You’ll be able to easily find your way to the Moenkopi Dinosaur. It’s accessible by road, and there are clear signs directing visitors to the site.

Once there, you can take a self-guided tour, or even better, local guides are often available to share their knowledge. This place is a real treat for both seasoned rockhounds and curious beginners!

Where to find fossils in Moenkopi Dinosaur Tracks

Only 70 miles from Flagstaff in Tuba City, right within the Navajo Nation, you’ll find the remarkable Moenkopi Dinosaur Tracks. The tracks are imprinted in the rock, and they showcase a variety of different dinosaur species.

Petrified Forest National Park

petrified wood log with red, yellow, white, and black swirls in the Petrified Forest National Park

Petrified Forest National Park in Arizona is a captivating spot where nature showcases its artistry. Located in northeastern Arizona, this park stretches over 230 square miles, displaying a vibrant landscape dotted with colorful petrified wood.

This wood turned to stone millions of years ago, and now shines in hues of red, orange, and purple, a stark contrast to the surrounding terrain.

In Petrified Forest National Park, you can have an unforgettable fossil hunting Arizona adventure amid stunning landscapes.

The landscape here is a mix of semi-desert shrub steppe and highly eroded badlands, making it both beautiful and intriguing.

The geology of the park is a rich tapestry of ancient environments, showing evidence of old rivers, lakes, and floodplains. These conditions helped preserve the fallen trees, turning them into the stone logs we see today.

Getting to Petrified Forest National Park is pretty straightforward. It’s well-connected by highways, particularly the I-40, making it accessible for travelers. Once you’re inside the park, there’s a range of trails and viewpoints to explore.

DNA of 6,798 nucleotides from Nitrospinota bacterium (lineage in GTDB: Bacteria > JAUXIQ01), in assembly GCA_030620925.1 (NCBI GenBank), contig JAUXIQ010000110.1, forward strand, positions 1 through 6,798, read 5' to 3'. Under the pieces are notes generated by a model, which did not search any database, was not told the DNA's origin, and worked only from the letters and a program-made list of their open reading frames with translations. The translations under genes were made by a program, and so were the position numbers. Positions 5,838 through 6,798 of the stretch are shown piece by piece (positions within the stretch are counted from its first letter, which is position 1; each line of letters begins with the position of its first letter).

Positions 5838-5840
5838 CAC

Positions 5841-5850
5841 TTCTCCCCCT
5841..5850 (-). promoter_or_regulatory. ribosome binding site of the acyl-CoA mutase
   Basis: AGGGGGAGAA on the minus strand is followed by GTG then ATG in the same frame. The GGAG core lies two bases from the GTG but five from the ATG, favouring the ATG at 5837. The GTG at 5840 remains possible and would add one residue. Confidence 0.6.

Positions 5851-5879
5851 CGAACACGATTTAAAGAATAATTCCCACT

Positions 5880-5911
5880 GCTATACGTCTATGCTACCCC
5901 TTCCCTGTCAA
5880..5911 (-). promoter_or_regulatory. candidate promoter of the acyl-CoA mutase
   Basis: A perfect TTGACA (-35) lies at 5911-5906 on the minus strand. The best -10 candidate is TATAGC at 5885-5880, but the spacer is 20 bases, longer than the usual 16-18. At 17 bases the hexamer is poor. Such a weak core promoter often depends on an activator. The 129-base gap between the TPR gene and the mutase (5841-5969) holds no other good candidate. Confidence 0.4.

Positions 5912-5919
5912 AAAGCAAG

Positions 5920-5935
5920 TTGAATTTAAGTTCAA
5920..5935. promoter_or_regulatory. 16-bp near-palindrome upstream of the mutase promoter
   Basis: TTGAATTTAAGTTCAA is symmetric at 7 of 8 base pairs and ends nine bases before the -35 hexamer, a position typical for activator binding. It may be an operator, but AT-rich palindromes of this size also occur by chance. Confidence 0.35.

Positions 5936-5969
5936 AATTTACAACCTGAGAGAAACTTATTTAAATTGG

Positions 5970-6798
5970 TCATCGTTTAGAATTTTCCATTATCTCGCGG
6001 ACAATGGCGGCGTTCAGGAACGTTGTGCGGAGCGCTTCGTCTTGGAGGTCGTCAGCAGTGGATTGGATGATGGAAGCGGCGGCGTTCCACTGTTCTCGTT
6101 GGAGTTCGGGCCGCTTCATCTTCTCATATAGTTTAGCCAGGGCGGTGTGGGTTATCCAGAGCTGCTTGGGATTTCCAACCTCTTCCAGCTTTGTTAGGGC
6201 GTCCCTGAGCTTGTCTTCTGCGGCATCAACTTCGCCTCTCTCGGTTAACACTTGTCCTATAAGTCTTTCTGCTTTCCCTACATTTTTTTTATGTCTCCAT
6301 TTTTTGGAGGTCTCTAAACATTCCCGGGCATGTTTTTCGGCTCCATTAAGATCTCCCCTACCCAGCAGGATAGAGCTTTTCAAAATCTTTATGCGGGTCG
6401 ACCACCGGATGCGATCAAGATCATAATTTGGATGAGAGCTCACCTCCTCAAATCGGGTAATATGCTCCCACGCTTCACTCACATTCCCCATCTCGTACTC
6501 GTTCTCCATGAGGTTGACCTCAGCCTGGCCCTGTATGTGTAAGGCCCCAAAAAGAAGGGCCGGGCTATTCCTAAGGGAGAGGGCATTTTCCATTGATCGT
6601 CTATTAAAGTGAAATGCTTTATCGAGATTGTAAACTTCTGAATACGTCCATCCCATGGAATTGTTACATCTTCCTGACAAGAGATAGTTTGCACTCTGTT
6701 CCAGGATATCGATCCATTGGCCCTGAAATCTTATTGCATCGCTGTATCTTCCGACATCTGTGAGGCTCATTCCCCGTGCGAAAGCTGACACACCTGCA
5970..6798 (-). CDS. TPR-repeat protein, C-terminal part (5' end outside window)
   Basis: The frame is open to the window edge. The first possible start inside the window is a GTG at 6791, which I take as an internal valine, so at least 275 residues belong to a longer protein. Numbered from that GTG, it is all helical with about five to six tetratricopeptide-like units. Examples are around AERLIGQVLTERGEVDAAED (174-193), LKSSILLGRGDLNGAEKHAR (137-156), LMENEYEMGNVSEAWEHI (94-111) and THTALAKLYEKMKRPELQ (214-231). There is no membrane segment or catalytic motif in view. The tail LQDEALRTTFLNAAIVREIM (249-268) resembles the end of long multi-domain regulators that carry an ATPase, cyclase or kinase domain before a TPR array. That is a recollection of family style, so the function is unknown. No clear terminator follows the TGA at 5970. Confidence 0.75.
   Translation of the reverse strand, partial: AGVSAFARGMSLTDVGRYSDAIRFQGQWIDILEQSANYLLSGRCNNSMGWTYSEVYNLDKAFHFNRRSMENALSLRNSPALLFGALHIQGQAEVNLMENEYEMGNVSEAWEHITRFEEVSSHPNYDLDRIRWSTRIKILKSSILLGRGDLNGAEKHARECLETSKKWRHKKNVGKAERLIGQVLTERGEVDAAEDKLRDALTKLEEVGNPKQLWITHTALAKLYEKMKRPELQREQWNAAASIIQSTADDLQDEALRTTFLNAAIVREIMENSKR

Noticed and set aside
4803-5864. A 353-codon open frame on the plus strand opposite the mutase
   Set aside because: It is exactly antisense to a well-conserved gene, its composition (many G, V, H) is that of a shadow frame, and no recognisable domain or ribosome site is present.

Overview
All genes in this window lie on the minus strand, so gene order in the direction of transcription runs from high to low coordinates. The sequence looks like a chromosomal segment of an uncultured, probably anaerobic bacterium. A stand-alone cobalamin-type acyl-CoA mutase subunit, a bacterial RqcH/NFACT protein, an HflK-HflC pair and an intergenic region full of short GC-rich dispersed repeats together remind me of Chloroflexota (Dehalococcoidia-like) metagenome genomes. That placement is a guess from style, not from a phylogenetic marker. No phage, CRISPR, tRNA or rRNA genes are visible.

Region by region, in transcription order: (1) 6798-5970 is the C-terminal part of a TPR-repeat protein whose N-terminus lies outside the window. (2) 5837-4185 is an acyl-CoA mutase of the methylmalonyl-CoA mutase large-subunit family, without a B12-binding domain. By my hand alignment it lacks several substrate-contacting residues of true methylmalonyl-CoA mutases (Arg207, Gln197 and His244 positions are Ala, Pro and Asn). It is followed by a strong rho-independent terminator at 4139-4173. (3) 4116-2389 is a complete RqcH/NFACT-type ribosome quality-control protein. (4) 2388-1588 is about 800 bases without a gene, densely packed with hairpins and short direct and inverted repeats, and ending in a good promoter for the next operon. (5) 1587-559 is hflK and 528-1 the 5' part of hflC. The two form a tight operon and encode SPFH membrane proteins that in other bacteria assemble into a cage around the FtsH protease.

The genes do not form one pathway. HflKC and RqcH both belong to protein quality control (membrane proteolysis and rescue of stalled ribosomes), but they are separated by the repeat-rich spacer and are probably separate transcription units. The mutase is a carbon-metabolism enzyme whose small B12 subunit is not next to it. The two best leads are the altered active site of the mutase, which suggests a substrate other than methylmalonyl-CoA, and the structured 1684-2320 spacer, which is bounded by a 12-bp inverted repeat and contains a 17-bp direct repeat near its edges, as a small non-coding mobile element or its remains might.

Whether you’re a rock enthusiast or just someone who loves unique landscapes, this park promises a memorable experience!

Where to find fossils in Petrified Forest National Park

Within the boundaries of the Petrified Forest National Park, you can discover plant and animal fossils of Arizona from the Triassic Period, going back over 200 million years.

As you explore, you’ll find remnants of large trees, ferns, and various creatures that lived millions of years ago preserved in stone.

Indian Gardens Paleo Site

eroded slope with some trees at the Indian Gardens Paleo Site
Indian Gardens Paleo Site by Richard N. Horne

The Indian Gardens Paleo Site in Arizona is an amazing place where the past meets the present. Nestled within the beautiful landscapes of the state, this site offers a peek into the world of ancient life.

Geographically, it’s situated in a region characterized by striking rock formations and captivating desert vistas. The terrain here is rugged but incredibly scenic, with layers of rock revealing stories from ages gone by.

The geology of Indian Gardens is a testament to time, showcasing layers upon layers of sediment and, with it, a record of the ancient organisms that once called this place home.

From prehistoric plants to ancient marine life, the fossils found here show a snapshot of the environments that existed millions of years ago.

Reaching the Indian Gardens Paleo Site is a journey in itself. While it’s positioned in a remote area, there are clear paths and signs that guide visitors.

With a bit of preparation and a keen sense of adventure, anyone can access this remarkable site and marvel at the wonders of Arizona’s geological history.

Where to find fossils in Indian Gardens Paleo Site

In the Indian Gardens Paleo Site, you’ll find an array of Arizona fossils that tell the tale of when this region was submerged. Fossils of seashells, kelp, and other aquatic creatures dominate the landscape, giving a clear picture of an underwater world.

Pima County

arid landscape dotted by saguaro, with hills in the horizon

Pima County in Arizona is a vast and varied region full of natural wonders. Located in the south-central part of the state, it stretches across a mix of desert landscapes and mountain ranges.